Saturday, October 1, 2016

The Elephant In My Head

I don't know when the flame went out. It was something that happened gradually. So gradually I didn't notice until it was too late. So gradually, I didn't notice the increase in nothingness that had become my life until I realized I was staring blankly at my computer screen, feeling none of the passion, the happiness, the creativity that used to envelope my mind with bursts of color and sound. Reading became a gray scale movie stuck on mute, a ghost of the effervescent dreams that would swim 'round and 'round my brain, bursting at the edges and flooding beyond the pages. The notes on the music sheets no longer danced around with glee, no longer enticed me to translate the black and white to vibrant sound that pierced the soul. Instead I watched from my mind's cage as the world around me withered into a fuzzy shadow of what used to be. It taunted me with small bursts of color, but they were always too fleeting to grasp. After a while I stopped acknowledging even those small bits of color, succumbing instead to the darkness.

Depression is not romantic, as poetic as my descent into madness may sound. It is not fun. It is not something a 13 year old expects or even wants to face when dealing with the scary place that is life. Yet that was what I found myself facing, not knowing at the time what it was or even how to deal with it. I knew something wasn't right, but my own confusion and anger prevented me from reaching out. Instead I shoved it down, bottling it up and letting the pressure build until I cracked.

There is no happy ending to my story. No magic pill made everything better, though it sure took the bite off those exceptionally hard days. No single moment catapulted me out of depression. Instead I was stuck with years of gritting my teeth together, bearing the pain and hoping for each day to be better than the previous. Some days I succeeded in my goal. Others left me feeling hopeless and tired, a worthless being, paralyzed by the degrading thoughts in my head. Eventually I looked back and realized that my tiny steps had finally gotten me out of the worst part of my own darkness, and my world was slowly returning to color.

Those few years it took for me to figure out coping mechanisms are years I do not go back to. I am so far removed from that time, I've forgotten the finer details about hitting and staying on rock bottom. My memories are permanently skewed towards the positive things I latched on to and continue to cherish to this day. The Liz that people describe from those years is a complete stranger to me.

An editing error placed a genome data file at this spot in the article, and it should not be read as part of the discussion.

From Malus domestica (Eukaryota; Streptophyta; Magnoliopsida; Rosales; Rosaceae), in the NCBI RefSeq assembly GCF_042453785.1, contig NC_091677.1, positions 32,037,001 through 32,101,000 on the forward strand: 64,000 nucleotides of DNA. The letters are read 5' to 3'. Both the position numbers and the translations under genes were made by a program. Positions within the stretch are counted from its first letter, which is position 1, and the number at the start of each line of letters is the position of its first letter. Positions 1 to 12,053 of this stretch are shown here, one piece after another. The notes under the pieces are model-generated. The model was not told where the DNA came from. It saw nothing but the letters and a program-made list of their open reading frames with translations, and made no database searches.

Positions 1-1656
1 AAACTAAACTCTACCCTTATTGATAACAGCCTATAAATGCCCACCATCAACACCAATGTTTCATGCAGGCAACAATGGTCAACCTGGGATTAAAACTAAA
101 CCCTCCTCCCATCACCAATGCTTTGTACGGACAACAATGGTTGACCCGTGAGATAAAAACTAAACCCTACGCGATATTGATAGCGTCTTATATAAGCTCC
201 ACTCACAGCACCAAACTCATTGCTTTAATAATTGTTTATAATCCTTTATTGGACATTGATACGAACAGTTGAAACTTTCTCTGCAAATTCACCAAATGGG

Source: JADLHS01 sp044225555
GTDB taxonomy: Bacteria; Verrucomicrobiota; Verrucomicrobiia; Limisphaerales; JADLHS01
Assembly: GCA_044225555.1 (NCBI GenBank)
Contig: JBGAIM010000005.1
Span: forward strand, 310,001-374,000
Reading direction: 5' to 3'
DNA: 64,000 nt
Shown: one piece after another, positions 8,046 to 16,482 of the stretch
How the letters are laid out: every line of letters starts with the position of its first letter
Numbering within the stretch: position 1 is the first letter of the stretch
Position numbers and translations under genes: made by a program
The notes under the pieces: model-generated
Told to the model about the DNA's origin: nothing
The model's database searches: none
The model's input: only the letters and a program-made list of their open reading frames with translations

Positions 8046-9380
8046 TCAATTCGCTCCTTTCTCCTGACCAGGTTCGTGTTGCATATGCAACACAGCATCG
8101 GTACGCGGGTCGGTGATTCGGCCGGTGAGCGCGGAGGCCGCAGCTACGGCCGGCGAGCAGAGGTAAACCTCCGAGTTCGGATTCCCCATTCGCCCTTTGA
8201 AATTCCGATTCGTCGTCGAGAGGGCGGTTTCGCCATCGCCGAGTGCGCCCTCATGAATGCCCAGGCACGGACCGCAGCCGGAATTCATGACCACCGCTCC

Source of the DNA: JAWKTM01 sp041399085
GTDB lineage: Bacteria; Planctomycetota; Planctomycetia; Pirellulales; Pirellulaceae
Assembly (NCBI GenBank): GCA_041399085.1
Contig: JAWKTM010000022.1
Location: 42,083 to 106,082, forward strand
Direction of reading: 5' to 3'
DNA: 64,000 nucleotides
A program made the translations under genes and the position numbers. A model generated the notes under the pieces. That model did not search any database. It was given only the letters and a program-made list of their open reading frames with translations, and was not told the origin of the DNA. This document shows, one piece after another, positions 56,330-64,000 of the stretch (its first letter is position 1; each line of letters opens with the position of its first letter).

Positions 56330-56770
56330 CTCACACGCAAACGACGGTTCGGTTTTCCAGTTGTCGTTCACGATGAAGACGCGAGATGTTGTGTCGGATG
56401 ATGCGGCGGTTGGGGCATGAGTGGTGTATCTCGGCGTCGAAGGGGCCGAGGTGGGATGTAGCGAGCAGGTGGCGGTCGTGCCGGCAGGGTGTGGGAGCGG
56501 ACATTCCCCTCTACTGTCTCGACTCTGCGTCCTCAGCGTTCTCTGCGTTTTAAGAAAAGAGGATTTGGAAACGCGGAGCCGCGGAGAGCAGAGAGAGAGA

With all the progress I've made, I still cannot say I have beaten my depression. Unfortunately, it's not something I get to beat. It's a daily struggle, where some days I'm allowed to win and other days I have to concede a loss to the hardest opponent of them all: myself. Where I did win is in my ability to say I have never returned to those dark times where (dare I say the word?) suicide seemed like my only out. 

In the ten years since those fateful days, I have seen and experienced the stigma that surrounds depression. It is one of those invisible illnesses that leaves the afflicted on an island, where the ocean that surrounds you is others' misunderstandings about what you're going through. I have been accused of faking it, told to just get over it, and been scoffed at by the very people I thought I could open up to. One of my friends just recently told me all I have to do is "not think about it" and "stop being so pessimistic." 

What is the best way to combat these misunderstandings? Education.



What is depression?

The National Institute of Mental Health defines depression as:
Depression (major depressive disorder or clinical depression) is a common but serious mood disorder. It causes severe symptoms that affect how you feel, think, and handle daily activities, such as sleeping, eating, or working. To be diagnosed with depression, the symptoms must be present for at least two weeks.
 Some forms of depression are slightly different, or they may develop under unique circumstances.
  • Persistent depressive disorder (also called dysthymia) is a depressed mood that lasts for at least two years. A person diagnosed with persistent depressive disorder may have episodes of major depression along with periods of less severe symptoms, but symptoms must last for two years to be considered persistent depressive disorder.